Setting off I had hoped, anticipated and even expected… something—but as to what that something was, it was not clear. . .

There were the sheep…

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Those symbolic, innocent yet oddly mentally challenged creatures that have always spoken to my heart.
Gazing out the window, with my head resting on the glass, I stare mindlessly at the myriad sea of gently grazing animals as familiar words whispered through my thoughts…

“Suppose one of you has a hundred sheep and loses one of them. Doesn’t he leave the ninety-nine in the open country and go after the lost sheep until he finds it? 5 And when he finds it, he joyfully puts it on his shoulders 6 and goes home. Then he calls his friends and neighbors together and says, ‘Rejoice with me; I have found my lost sheep.’ 7 I tell you that in the same way there will be more rejoicing in heaven over one sinner who repents than over ninety-nine righteous persons who do not need to repent.”
Luke 15: 1-7

Yet this idyllic gentle image, laced with with its warm sense of safety, peace and security, was suddenly jarred apart by the blinding image of sacrifice and suffering that punctuated the seemingly pastoral image of serenity with the mysterious utterance of a long ago vision which poured itself out upon my thoughts like the deeply crimson colored blood oozing from a fresh cut. . .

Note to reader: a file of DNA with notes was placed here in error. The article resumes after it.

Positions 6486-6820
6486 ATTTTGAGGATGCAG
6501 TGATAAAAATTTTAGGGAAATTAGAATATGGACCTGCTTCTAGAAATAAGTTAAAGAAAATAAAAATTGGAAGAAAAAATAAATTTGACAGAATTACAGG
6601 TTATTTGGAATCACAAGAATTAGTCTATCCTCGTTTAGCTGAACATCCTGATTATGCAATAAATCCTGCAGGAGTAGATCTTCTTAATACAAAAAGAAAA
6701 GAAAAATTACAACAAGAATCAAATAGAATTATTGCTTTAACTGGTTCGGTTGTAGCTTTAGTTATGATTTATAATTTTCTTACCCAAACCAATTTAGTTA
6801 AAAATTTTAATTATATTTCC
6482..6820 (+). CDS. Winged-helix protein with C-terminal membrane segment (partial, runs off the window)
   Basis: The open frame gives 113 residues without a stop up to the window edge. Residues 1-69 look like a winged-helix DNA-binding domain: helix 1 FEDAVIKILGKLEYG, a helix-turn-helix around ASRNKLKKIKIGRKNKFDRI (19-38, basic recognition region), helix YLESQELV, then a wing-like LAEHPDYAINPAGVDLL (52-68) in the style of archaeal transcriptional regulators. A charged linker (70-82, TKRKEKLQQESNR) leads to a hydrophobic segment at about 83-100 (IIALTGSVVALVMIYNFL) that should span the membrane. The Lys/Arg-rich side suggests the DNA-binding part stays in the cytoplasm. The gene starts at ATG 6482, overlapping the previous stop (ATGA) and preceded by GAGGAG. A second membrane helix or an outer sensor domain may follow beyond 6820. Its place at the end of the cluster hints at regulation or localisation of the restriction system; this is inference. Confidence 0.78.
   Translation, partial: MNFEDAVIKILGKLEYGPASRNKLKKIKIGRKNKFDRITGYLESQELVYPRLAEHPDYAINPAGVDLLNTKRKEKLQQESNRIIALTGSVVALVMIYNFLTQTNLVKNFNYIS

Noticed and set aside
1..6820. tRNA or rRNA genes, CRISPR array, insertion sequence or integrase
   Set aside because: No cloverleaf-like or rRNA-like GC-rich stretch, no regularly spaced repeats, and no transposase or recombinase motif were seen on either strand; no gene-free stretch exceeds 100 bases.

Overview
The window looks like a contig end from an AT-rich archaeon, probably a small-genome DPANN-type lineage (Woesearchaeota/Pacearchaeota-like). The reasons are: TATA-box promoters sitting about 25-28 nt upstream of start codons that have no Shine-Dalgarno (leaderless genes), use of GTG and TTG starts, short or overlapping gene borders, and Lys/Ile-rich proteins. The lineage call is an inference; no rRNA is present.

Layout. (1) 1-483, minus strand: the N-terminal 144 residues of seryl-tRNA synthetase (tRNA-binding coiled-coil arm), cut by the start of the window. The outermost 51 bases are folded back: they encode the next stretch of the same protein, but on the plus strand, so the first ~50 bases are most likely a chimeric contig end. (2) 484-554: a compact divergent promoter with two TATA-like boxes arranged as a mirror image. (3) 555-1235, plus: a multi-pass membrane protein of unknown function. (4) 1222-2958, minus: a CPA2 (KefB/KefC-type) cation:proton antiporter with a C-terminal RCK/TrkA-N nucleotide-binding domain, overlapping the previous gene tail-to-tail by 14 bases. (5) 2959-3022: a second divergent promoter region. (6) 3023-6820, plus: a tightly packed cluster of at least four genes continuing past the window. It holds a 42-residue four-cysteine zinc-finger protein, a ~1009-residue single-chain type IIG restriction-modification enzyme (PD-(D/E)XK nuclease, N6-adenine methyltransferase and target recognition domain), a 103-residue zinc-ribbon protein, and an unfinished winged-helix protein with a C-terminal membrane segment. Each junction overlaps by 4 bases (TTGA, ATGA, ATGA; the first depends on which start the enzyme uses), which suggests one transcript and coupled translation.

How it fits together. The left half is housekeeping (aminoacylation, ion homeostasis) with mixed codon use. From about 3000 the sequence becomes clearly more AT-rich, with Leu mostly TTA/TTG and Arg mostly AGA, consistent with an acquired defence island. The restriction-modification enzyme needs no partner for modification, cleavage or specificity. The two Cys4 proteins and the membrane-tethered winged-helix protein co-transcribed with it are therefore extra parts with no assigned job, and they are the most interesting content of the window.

He was oppressed and afflicted,
yet he did not open his mouth;
he was led like a lamb to the slaughter,
and as a sheep before its shearers is silent,
so he did not open his mouth.
By oppression and judgment he was taken away.
Yet who of his generation protested?
For he was cut off from the land of the living;
for the transgression of my people he was punished.
He was assigned a grave with the wicked,
and with the rich in his death,
though he had done no violence,

nor was any deceit in his mouth.
Isaish 53: 7-9

At some point there was a wistful private reflection spoken aloud by simple habit as we all gazed upon a mysterious landscape… “how could any of this be seen as the mere happenstance of the collision of random particles…”

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(Lady’s View over the Ring of Kerry, County Kerry, Ireland / Julie Cook / 2015)

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(Somewhere along the Dingle peninsula, County Kerry, Ireland / Julie Cook / 2015)

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(somewhere along the road in County Kerry, Ireland / Julie Cook / 2015)

I came seeking the wisdom buried deep in the past of what was as I strained to hear the ancient voices that lay hidden below my feet. . .

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(an unknown grave marker / Julie Cook / 2015)

Delightful to me to be on an island hill, on the crest of a rock,
that I might often watch the quiet sea;

That I might watch the heavy waves above the bright water,
as they chant music to their Father everlastingly.

That I might watch its smooth, bright-bordered shore, no
gloomy pastime, that I might hear the cry of the strange birds,
a pleasing sound;